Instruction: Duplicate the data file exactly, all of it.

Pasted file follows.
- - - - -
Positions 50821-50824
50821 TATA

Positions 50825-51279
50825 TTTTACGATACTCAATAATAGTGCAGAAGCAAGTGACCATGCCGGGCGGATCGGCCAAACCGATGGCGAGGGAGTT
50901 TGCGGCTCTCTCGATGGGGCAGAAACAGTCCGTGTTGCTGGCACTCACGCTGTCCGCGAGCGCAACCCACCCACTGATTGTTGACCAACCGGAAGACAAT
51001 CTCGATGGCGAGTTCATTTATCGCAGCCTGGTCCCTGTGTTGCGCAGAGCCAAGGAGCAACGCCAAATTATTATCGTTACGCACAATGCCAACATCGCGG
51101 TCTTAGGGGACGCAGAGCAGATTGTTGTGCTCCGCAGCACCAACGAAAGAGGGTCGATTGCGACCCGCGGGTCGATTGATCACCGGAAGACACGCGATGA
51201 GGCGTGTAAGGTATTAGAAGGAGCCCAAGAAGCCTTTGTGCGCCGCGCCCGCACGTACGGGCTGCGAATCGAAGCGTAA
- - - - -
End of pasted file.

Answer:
Positions 50821-50824
50821 TATA

Positions 50825-51279
50825 TTTTACGATACTCAATAATAGTGCAGAAGCAAGTGACCATGCCGGGCGGATCGGCCAAACCGATGGCGAGGGAGTT
50901 TGCGGCTCTCTCGATGGGGCAGAAACAGTCCGTGTTGCTGGCACTCACGCTGTCCGCGAGCGCAACCCACCCACTGATTGTTGACCAACCGGAAGACAAT
51001 CTCGATGGCGAGTTCATTTATCGCAGCCTGGTCCCTGTGTTGCGCAGAGCCAAGGAGCAACGCCAAATTATTATCGTTACGCACAATGCCAACATCGCGG
51101 TCTTAGGGGACGCAGAGCAGATTGTTGTGCTCCGCAGCACCAACGAAAGAGGGTCGATTGCGACCCGCGGGTCGATTGATCACCGGAAGACACGCGATGA
51201 GGCGTGTAAGGTATTAGAAGGAGCCCAAGAAGCCTTTGTGCGCCGCGCCCGCACGTACGGGCTGCGAATCGAAGCGTAA